While many scholars protested the move, saying that Garland was owed a hearing, Republican senators still effectively stonewalled the nomination, clearing the way for the appointment of Justice Neil Gorsuch when Trump took office. 

The dispute, however, was not a crisis, according to Urman. 

“McConnell was playing constitutional hardball,” he says. “He was allowed to do this even though norms and past practices suggested Garland deserved, at the very least, a Senate hearing.” 

Jeremy R. Paul, a professor of law and former dean of the Northeastern University School of Law, agrees.

“What made it not a crisis is precisely that Obama backed down,” Paul says. “McConnell said he wasn’t going to hold a hearing, and Obama went and jaw-boned about it, which is to say, he complained about it; he talked to the public about it; but he didn’t say, ‘Well, we’re just going to seat him anyway.’”

A constitutional crisis usually refers to a defined moment, Urman says. The Civil War — itself perhaps the founding constitutional crisis — is a notable example. President Andrew Jackson refusing to follow the Supreme Court ruling in Worcester v. Georgia in 1832, which recognized Cherokee sovereignty above Georgia state law, is another. “The president didn’t abide by a Supreme Court ruling,” Urman says, “a clear crisis.”  

When President Richard Nixon refused to hand over audio recordings of some of his phone conversations to the special prosecutor in the Watergate scandal, a constitutional crisis loomed. But after the Supreme Court ordered that Nixon do so, he complied. Crisis averted, Urman says. 

“A president refusing to abide by court orders to comply with a subpoena would, in my view, be a constitutional crisis,” Urman says. “Nixon complying is what kept it from becoming a crisis. All of the other branches will have weighed in.”

Crises and crises in the making

On Jan. 6, 2021, an incensed mob of Trump supporters stormed the U.S. Capitol building at the outgoing president’s urging, many chanting “stop the steal” in reference to Trump’s efforts to reverse the 2020 election outcome. Trump’s fake elector scheme — deemed illegal by his own White House Counsel’s Office — set the stage for a potentially unprecedented constitutional crisis.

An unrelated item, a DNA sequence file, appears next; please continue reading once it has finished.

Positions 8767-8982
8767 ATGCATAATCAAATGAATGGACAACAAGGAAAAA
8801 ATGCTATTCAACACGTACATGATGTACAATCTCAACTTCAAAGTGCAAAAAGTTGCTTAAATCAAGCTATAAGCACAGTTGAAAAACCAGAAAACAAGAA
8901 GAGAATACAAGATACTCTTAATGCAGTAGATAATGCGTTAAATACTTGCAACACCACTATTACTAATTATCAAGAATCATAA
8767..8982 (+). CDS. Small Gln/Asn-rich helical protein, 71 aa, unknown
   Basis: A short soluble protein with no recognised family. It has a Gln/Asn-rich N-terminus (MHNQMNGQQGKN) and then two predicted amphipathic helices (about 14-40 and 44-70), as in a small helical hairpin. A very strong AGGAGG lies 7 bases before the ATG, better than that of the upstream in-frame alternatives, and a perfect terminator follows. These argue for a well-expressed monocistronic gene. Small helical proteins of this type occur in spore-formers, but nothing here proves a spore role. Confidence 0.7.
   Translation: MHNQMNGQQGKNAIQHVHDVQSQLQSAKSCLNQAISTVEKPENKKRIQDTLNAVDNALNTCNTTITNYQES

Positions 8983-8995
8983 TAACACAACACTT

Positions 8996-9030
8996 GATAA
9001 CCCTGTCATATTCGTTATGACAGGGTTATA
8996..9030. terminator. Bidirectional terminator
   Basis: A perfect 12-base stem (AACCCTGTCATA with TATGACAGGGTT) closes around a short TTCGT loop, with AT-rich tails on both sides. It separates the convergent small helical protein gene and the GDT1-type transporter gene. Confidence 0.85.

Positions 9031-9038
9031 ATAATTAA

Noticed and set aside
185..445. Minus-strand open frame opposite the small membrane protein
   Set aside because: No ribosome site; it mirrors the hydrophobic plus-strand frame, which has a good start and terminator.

“The paradigmatic example of a crisis would have been if Trump had succeeded in getting the Secret Service to take him into the Capitol, and he’d marched into the Capitol and said: ‘I hereby declare you can’t count the electoral votes.’” Paul says. 

But the plan required that former Vice President Mike Pence acquiesce to Trump, and Pence’s refusal to go along with the plan, using the false slates to derail the certification process, put an end to the near-crisis. “Ultimately, Vice President Pence’s decision to certify the electoral college count averted a true crisis,” Urman says. 

As the Supreme Court now weighs whether Trump should enjoy presidential immunity from prosecution — including for acts alleged in pending criminal indictments — the specter of crisis looms large. If the Supreme Court were to remain mute on the matter of immunity or rule against the former president, and Trump were to be convicted on state or federal charges of election interference, then elected president in 2024, the country may be facing a crisis, the experts say.  

It’s that exact possibility that has many observers animated with concern.

“I don’t think we are currently in a crisis, but we could be if Trump recaptures the presidency and refuses to abide by court rulings,” Urman says. 

Crises between federal and state government

Another crisis moment is Texas Gov. Greg Abbott’s legal standoff with the Biden administration at the southern border. 

After a Supreme Court granted a request by the Biden administration to let federal border agents take down a concertina wire barrier, Abbott appeared to defy the order. The day after the Supreme Court lifted the lower court order barring Border Patrol from taking down Texas’ makeshift fence, Texas National Guard and state troopers continued erecting the razor wire. 

Abbott justified the move, saying that the state has a constitutional right to defend itself from what he characterized as “invaders” south of the border. 

“President Biden has violated his oath to faithfully execute immigration laws enacted by Congress,” Abbott said this year, according to the Texas Tribune. “Instead of prosecuting immigrants for the federal crime of illegal entry, President Biden has sent his lawyers into federal courts to sue Texas for taking action to secure the border.”

The episode appears to contain the hallmarks of a constitutional crisis.

“The moment you hit a crisis is when you have two of the branches of government that have conflicting views about what should happen, and neither one of them is willing to back down,” Paul says, adding that the federal government’s impasse with a state government qualifies as well.